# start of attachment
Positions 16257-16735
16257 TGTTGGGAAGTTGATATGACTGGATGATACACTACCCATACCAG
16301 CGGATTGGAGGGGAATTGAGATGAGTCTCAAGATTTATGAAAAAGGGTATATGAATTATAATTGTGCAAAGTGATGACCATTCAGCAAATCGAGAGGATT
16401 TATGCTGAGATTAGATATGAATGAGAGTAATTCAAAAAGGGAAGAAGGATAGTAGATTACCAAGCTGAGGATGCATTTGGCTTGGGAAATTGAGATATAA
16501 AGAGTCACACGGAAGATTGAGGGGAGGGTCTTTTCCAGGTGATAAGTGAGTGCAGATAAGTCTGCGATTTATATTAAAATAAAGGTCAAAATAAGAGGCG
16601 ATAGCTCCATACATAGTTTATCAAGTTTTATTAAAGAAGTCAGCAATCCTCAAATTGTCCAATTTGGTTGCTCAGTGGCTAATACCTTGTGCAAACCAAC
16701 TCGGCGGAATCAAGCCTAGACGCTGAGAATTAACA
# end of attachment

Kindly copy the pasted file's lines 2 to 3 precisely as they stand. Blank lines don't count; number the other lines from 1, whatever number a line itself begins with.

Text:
16257 TGTTGGGAAGTTGATATGACTGGATGATACACTACCCATACCAG
16301 CGGATTGGAGGGGAATTGAGATGAGTCTCAAGATTTATGAAAAAGGGTATATGAATTATAATTGTGCAAAGTGATGACCATTCAGCAAATCGAGAGGATT